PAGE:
The Beeton family had kept in touch with another family who had been near neighbours when they were in Cheapside, and when Isabella met the son again, a romance ensued. The now young gentleman, Samuel Orchart Beeton had become a publisher of books and magazines. Isabella and Samuel were wed on on 10 July 1856 and moved to Hatch End. Isabella gave birth to their son in 1857 and they named him Samuel Orchart, after his father. Sadly he died of croup after only three months. Their second son was born in 1859 and they gave him the same name, Samuel Orchart.
Whilst at Hatch End Isabella started writing articles on cooking and household management, and from 1859 to 1861, she wrote a monthly supplement to The Englishwoman's Domestic Magazine. At the end of 1861 the supplements were published as a single volume, The Book of Household Management. The book contained instructions for various domestic servants including various types of maid, cook, butler, coachman and footman. In addition there was medical and legal information and many other forms of domestic advice. There was even advice on fashion, science and religion. It ran to 1112 pages, of which around 900 were recipes. Some controversy arose later when an author, Eliza Acton, and other writers claimed that their recipes had been plagiarized in the book, but as the Beetons had never made a claim that the material was original, being more of an edited compilation, it did not affect their credibility and made little difference to the success of the book. Household Management became an essential companion to middle and upper class Victorian households and sold more than 60,000 copies in its first year of publication, and almost two million by 1868. It is undoubtedly the most famous English domestic guide ever published, and reprints are still available today.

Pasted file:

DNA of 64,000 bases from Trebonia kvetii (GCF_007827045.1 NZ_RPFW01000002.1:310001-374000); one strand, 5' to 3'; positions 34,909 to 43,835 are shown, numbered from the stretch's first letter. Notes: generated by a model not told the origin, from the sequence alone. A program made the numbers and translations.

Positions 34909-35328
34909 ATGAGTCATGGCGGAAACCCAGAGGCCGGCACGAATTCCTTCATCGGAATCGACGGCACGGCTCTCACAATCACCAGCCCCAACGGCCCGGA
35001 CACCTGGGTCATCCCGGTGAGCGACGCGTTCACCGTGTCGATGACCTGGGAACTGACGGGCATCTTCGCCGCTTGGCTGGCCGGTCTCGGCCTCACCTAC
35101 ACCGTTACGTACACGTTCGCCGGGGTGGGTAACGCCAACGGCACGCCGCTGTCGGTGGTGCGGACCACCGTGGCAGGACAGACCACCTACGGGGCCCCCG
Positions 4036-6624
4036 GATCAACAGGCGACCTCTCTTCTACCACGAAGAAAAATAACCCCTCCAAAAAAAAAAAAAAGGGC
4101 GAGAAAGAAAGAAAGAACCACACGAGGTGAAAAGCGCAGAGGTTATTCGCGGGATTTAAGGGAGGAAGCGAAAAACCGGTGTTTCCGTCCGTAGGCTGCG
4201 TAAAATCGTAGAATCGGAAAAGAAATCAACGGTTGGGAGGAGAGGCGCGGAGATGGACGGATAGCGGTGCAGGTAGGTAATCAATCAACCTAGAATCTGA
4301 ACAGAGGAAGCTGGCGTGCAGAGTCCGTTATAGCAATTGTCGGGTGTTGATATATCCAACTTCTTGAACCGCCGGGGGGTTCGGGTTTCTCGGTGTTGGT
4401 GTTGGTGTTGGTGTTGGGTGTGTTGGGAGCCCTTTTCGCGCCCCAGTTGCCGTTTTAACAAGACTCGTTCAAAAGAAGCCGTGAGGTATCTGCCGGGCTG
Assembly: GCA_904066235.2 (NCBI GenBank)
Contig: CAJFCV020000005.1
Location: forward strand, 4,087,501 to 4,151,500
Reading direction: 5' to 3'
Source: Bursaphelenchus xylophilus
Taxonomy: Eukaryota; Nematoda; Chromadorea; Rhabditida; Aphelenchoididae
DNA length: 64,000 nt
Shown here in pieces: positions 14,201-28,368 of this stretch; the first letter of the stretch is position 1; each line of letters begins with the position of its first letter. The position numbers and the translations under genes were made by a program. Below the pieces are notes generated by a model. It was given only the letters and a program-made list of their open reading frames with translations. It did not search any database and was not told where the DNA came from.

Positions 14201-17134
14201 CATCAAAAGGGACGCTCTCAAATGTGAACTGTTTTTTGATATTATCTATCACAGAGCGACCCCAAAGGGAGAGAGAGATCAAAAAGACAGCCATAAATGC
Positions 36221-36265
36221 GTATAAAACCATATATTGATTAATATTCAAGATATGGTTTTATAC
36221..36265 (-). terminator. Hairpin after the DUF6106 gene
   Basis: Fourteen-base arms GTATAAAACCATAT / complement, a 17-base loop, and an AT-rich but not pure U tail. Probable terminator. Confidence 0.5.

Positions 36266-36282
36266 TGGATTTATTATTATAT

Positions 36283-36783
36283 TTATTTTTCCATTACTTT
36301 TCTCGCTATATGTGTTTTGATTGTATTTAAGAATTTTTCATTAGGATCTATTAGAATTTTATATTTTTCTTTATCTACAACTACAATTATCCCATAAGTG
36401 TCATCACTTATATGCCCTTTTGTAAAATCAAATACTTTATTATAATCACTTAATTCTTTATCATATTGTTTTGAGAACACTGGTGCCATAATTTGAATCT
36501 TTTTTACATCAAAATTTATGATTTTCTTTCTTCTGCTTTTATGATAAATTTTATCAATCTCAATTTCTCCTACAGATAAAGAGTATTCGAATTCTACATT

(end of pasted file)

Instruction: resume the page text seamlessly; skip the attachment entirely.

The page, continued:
Soon after publication tragedy once again befell the family, while on holiday in Brighton, when Samuel Orchart was taken ill with Scarlet Fever and died very quickly. The Beetons went on to have two other sons, Orchart in 1863 and Mayson Moss in 1865 and both of these went on to survive childhood, with the former going on to a career in the army, and the latter a career in journalism and publishing.
After the birth of Mayson Moss, Isabella became ill with puerperal fever, a disease which is almost unknown today. It is an infection of the female reproductive system following childbirth, and often caused by poor hygiene of medical equipment and medical staff. It results in sepsis (blood poisoning) and fever, and often caused death. Isabella died just a week after the birth of her son. She was only 28. Her husband, Samuel, lived another 12 years, but died at the age of 46 of tuberculosis. After Mrs. Beeton's death (which was hushed up for commercial reasons), Samuel continued to publish updates and new books in his wife's name.
Although Mrs. Beeton is often thought of as a cook, a 19th century Delia Smith, her strength lay not in generating new material, but in collating and processing data to present it in an accessible form for her contemporaries. Few people today are aware of her comparative youth when she wrote the book, and her writing has an authority that belies her age.